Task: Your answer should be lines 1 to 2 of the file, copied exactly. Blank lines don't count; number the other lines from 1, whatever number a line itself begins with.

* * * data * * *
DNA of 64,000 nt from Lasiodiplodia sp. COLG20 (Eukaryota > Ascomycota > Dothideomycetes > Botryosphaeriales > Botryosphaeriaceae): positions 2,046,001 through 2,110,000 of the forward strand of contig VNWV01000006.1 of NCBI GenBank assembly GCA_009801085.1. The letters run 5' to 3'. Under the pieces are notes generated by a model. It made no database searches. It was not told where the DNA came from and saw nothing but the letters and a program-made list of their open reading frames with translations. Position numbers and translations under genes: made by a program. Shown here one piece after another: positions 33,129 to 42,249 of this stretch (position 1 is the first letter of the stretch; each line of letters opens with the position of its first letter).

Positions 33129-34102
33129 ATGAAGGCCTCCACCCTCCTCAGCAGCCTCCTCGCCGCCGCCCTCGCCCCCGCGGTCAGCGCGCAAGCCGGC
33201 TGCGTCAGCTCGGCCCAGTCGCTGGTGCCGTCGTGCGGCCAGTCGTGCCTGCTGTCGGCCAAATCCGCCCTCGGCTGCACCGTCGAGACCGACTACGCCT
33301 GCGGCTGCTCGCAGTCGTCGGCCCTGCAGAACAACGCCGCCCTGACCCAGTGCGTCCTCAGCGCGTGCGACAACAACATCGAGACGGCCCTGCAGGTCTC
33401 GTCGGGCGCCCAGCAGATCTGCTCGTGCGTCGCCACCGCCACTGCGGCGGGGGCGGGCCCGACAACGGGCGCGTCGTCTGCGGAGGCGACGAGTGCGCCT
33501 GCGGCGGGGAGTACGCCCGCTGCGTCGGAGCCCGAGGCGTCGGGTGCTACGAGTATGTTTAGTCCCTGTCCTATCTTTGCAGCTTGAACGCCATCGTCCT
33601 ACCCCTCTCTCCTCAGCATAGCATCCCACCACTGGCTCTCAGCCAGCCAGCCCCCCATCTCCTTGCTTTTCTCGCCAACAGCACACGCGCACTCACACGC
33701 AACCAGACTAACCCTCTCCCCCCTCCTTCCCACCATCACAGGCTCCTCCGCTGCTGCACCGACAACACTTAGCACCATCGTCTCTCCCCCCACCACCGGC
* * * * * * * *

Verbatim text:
DNA of 64,000 nt from Lasiodiplodia sp. COLG20 (Eukaryota > Ascomycota > Dothideomycetes > Botryosphaeriales > Botryosphaeriaceae): positions 2,046,001 through 2,110,000 of the forward strand of contig VNWV01000006.1 of NCBI GenBank assembly GCA_009801085.1. The letters run 5' to 3'. Under the pieces are notes generated by a model. It made no database searches. It was not told where the DNA came from and saw nothing but the letters and a program-made list of their open reading frames with translations. Position numbers and translations under genes: made by a program. Shown here one piece after another: positions 33,129 to 42,249 of this stretch (position 1 is the first letter of the stretch; each line of letters opens with the position of its first letter).

Positions 33129-34102